It’s a simple method of building light-weight things from durable materials in a low-cost way. XYZ Nodes forms rigid corners that become flexible when exposed to forces that would break other joining methods like a welded joint. The consequence is that it allows for rigid frames relying on corner connections that are not necessarily triangulated for greater strength, hereby leaving a free open space inside the frame. This made it possible to place gear wheels and chains within the frame, away from the users.
Easy to Build and Customize
The cargo cycles are open source concepts which you can modify yourself. The designs — including any new construction principle used in the system — and the XYZ construction and connection principle are open source provided under the rules of Creative Commons CC BY-NC-SA 3.0. Users are free to use available designs, as long as it is for non-commercial purposes and any use of the work includes proper credits.
This means that you can obtain the cycles even cheaper if you buy standard aluminium tubes and cycle parts, available all over the world, and build the cycle yourself. The frame is assembled using stainless steel bolts, washers and nuts. The assembling requires only simple hand-held, non-specialized tools, like a drill and a metal saw. No welding process is required.
Like all modular systems, XYZ nodes enable people to build things based on the principle of a few different parts repeatedly used to create an overall structure, similar to construction sets like Lego, Meccano and Erector. Because of the open and modular design, the XYZ Cargo Cycles are easy to customize and to rebuild. For example, a cover or a body to improve wind resistance and protect from the weather can be applied — turning the cargo cycle into a velomobile.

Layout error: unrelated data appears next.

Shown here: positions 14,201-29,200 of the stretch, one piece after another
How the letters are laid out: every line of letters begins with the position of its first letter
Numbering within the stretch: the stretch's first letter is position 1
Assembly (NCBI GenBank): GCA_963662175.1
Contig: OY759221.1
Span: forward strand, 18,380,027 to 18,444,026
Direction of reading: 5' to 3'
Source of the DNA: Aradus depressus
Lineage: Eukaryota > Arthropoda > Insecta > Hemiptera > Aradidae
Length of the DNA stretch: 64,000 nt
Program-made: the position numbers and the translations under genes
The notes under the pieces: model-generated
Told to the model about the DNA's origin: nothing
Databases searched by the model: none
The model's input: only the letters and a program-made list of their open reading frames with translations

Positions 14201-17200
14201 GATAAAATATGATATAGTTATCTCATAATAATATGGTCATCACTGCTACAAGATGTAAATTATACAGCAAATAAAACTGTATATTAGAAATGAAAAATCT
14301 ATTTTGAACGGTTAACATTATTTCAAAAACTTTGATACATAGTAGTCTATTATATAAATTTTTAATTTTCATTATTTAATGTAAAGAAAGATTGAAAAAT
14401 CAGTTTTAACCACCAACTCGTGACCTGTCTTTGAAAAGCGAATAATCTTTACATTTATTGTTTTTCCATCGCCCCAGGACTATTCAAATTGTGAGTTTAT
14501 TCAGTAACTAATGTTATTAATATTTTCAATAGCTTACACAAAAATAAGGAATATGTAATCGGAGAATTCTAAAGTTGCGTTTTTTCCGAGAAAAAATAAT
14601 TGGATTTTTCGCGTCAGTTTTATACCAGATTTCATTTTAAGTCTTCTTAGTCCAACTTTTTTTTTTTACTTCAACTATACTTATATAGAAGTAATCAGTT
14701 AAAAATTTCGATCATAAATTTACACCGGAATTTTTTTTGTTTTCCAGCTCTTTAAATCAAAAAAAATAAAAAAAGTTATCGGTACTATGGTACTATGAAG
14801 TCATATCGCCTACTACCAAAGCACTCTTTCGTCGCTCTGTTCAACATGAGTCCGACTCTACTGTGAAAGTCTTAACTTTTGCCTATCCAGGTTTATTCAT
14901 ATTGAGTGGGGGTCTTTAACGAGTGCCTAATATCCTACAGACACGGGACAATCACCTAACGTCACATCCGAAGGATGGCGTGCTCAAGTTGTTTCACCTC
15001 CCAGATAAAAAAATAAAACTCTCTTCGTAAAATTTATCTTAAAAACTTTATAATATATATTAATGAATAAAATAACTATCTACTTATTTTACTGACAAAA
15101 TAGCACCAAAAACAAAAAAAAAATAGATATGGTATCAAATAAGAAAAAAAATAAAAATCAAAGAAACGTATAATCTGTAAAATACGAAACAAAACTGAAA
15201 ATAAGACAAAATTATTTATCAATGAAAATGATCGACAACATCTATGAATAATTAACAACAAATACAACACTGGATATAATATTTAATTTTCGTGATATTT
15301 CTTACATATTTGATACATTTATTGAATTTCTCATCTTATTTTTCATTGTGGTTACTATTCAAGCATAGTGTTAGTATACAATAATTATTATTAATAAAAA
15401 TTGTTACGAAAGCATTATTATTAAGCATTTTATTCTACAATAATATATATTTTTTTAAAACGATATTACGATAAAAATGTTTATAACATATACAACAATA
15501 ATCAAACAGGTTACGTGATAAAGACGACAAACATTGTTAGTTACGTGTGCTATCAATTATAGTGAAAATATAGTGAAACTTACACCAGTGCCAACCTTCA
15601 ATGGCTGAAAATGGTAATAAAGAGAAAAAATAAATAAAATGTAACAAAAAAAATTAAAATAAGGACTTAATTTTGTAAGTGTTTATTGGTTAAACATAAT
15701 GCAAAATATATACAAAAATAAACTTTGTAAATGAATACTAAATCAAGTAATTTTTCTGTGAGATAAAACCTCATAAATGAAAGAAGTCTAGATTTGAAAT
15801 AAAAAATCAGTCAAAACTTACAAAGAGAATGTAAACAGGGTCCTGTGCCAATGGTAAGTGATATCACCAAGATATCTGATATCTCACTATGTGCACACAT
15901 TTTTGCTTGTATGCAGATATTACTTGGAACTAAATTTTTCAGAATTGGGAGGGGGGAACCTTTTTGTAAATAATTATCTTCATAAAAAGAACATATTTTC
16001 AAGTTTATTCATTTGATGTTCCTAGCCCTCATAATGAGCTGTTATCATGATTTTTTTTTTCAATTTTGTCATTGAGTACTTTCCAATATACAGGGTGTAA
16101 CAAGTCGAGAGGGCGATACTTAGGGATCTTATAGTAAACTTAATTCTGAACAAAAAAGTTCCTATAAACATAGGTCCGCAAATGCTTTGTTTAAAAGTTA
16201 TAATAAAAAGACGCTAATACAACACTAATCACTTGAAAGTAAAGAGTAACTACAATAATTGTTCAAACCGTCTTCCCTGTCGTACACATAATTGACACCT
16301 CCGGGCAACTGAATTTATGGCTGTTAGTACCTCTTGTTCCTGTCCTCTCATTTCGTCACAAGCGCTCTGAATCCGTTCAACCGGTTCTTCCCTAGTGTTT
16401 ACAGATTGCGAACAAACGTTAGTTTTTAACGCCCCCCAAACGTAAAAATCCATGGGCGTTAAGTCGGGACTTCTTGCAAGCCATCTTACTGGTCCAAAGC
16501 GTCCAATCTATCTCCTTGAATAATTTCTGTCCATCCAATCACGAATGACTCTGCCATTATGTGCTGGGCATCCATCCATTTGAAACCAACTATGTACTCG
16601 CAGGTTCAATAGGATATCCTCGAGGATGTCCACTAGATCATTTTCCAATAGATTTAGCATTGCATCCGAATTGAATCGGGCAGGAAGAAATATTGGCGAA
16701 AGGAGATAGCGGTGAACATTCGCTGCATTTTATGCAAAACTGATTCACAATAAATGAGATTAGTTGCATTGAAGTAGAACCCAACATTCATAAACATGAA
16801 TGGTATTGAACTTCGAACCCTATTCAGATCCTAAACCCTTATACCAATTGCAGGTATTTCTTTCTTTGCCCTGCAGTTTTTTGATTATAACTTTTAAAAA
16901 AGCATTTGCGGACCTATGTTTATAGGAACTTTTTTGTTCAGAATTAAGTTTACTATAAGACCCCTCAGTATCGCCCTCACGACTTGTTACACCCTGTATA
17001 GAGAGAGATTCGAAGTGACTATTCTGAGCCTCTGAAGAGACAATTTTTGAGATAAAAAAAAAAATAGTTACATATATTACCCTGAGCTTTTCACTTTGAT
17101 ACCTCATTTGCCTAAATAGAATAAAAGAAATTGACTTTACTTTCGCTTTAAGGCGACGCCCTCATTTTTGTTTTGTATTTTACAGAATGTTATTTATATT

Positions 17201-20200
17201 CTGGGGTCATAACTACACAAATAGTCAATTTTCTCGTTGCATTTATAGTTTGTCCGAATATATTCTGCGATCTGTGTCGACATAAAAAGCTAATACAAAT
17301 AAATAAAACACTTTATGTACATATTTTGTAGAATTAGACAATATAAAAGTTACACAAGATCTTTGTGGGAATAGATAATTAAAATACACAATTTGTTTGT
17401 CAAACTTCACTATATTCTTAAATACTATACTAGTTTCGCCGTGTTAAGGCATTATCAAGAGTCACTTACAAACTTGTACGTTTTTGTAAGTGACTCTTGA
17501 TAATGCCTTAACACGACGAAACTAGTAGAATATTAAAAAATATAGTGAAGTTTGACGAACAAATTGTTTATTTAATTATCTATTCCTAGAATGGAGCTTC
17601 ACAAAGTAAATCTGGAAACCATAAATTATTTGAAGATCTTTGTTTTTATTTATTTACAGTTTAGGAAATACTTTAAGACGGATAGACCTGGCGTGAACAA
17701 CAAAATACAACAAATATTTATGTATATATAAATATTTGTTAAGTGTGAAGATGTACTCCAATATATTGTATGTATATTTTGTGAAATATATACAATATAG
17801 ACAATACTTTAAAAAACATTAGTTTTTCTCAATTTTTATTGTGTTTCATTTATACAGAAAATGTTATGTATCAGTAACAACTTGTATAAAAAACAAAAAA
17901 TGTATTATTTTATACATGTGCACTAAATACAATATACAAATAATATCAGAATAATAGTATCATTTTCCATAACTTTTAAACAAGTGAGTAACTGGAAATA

The modular XYZ Cargo Trike.
Several modules have been developed that can be put on top of the XYZ Cargo Trike to transform its functionality: a roof and table module, a passenger seat module, a kitchen module with table, roof and sink, and a platform module. The latter transforms the cargo cycle into a 1.5 x 3 m large movable space, while from a legal point of view remaining a bicycle. The platform module was used to create a ParkCycle Swarm, which empowers people to build an instant public park whenever and wherever they want to.
N55 is not a commercial enterprise, but a non-profit organization that aims to restore local production in a socially just and environmentally sustainable way. This is another reason for the modest prices. All the money earned with the sale of cycles will be invested in the further development of the technology. N55 gives away the building plans and offers the assembled bikes for a low price because they want to see as many of them on the road.
Available Models and Free Plans
The freshly opened webshop of XYZ Cargo offers two models for sale. The XYZ Cargo Bike weighs 26 kg and measures 245 x 56 x 105 cm (LxWxH), while the XYZ Cargo Trike weighs 34 kg and measures 208 x 94 x 105 cm (LxWxH). The cargo box of the Trike measures 55 x 80 cm and the plating is made of transparant Polycarbonate sheets. Both cargo models can be equipped with electric hub motors and batteries.
Two other vehicles have been produced, the XYZ One Seater (20 kg) and the XYZ Two Seater (34 kg). These pedal powered vehicles (with or without electric assist motor) are recumbent tricycles with one or two seats. The Two Seater can also be equipped with a cargo platform instead of a second seat. These cycles are not for sale, but the open designs are online at N55’s website. The XYZ One Seater’s construction drawings are available for download here and those for the XYZ Two Seater are here.
See and read more: XYZ Cargo / XYZ Spaceframe Vehicles / N55. And don’t miss the Eight-Wheeler Cargo Cycle, which got most of the attention at the Cargo Bike events.
Written by Kris De Decker & Jo van Bostraeten and originally published in Low Tech Magazine. Article also available in French.